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Winning a lost battle

With confidence and a warm attitude,Alexa Renee had more to talk about than just about cheerfully coloured streets and diversity of the highest order.

After a month-long volunteering initiative at the villages of Melghat,four students from the US share their experiences of looking at life the harder way

With confidence and a warm attitude,Alexa Renee had more to talk about than just about cheerfully coloured streets and diversity of the highest order. In her past month in India,Alexa,along with her three team mates,Grant Knopoh,Elizabeth Ann and Daniel Read,spent a month in the villages of Melghat. Each one of them tried to figure out the best way to extend a helping hand,a caring shoulder and a plausible solution to the troubles of the villagers.

The team from the Associates College of Midwest,along with Maitryee,an NGO that has been working for over 12 years in the region,volunteered to work towards the cause of the people of this region. Melghat,located in the northern part of Amravati district,though endowed with nature’s beauty and bounty,sees an acute shortage of food and ineffective health facilities. While the area itself has several stories to share,it is the influence that man has had on the region that precisely generates both angst and disappointment.

Talking about her decision to take up such a task,Elizabeth says,“None of us took this up as an academic exercise; in fact,we are not even getting a credit for this. I came to this region to see for myself how academic theories help people in everyday life. And this experience has been incredibly valuable.” So while Elizabeth and Grant moved across six different villages trying to perceive their problems,it was the spirit of the people that made the biggest impression on them. “I have never seen more hardworking people,” says Alexa. “And most of them are children and women,who walk miles to just procure the basic necessities of life,” she adds.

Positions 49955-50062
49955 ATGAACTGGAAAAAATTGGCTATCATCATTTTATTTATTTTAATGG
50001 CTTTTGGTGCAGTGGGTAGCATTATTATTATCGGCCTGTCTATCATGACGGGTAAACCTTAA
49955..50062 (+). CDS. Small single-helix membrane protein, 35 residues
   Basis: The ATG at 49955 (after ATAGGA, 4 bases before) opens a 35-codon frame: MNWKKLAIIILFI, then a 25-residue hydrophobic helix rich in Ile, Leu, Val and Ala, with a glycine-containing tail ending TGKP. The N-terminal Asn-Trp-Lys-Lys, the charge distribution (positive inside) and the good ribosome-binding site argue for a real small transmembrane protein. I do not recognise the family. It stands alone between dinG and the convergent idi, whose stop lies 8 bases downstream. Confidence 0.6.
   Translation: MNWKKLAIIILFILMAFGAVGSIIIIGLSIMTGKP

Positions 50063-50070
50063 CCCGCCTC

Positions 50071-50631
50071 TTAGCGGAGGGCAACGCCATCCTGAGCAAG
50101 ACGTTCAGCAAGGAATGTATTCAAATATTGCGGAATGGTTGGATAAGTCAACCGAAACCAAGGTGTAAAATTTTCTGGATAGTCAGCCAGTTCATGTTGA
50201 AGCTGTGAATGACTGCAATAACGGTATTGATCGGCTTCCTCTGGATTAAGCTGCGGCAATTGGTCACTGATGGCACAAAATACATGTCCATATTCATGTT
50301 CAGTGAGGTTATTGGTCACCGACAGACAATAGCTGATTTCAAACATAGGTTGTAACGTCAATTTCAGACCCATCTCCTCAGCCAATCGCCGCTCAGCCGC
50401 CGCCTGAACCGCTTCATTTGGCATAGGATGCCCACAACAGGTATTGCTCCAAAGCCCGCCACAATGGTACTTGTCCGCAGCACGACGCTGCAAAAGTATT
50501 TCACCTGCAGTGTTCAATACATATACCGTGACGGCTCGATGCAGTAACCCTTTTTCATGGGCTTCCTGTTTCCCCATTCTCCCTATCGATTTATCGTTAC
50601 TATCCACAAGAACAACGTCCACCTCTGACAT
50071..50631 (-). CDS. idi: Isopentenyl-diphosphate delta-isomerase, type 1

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The team conducted general health surveys,studied the role of the civic bodies,health institutions in the region and educational facilities that exist there. Commenting on the role of civic authorities,Grant says,“When we asked the village population what they expect of the authorities,they simply couldn’t perceive a government body that could and would actually help them.”

The surveys were basically conducted around the villages of Khari,Bordah and Chilati,and the team realised that education would help put an end to the woes of the natives. “The condition of the schools is another area of concern. In fact,we learned that only five schools were operational for around 28 villages,” says Alexa,who initiated a lot of child healthcare projects. Interestingly,language did not come in the way of this young team’s wish to connect with the villagers. With the help of interpreters,who were volunteers at Maitryee,they managed to communicate rather easily.

Though Melghat is known for the Save Tiger project,which is under the aegis of the government,the tribals here are still facing a lot of problems. “The forest officials who I met came across as people who didn’t care about the Save Tiger project or the Korkus,” shares Read. However,the American,who is studying Anthropology at the University of Minisotta,found something quite incredible. “I studied the Korkus and found that this group of people had been largely exploited,so it took time for them to open up. But I realised that despite the problems that they face,they are amongst the happiest people I have ever seen,even happier than people in the cities,in the United States or anywhere in the world,” he says,visibly amazed.

First published on: 31-07-2010 at 04:33 IST
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